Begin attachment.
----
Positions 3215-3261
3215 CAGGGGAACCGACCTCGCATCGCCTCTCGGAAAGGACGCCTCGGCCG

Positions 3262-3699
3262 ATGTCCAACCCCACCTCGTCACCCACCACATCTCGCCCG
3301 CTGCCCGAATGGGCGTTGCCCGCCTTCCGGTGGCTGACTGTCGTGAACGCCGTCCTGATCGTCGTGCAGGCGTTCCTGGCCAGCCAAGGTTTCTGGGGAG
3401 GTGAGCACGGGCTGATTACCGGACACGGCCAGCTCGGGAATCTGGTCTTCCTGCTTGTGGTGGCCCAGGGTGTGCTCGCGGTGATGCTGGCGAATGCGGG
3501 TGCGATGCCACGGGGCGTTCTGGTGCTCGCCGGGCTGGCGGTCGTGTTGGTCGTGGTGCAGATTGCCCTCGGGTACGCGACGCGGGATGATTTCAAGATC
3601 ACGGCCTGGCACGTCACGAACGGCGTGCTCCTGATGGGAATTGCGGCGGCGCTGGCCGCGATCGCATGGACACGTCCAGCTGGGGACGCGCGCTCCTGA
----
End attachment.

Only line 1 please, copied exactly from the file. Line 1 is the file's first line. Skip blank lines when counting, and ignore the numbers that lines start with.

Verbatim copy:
Positions 3215-3261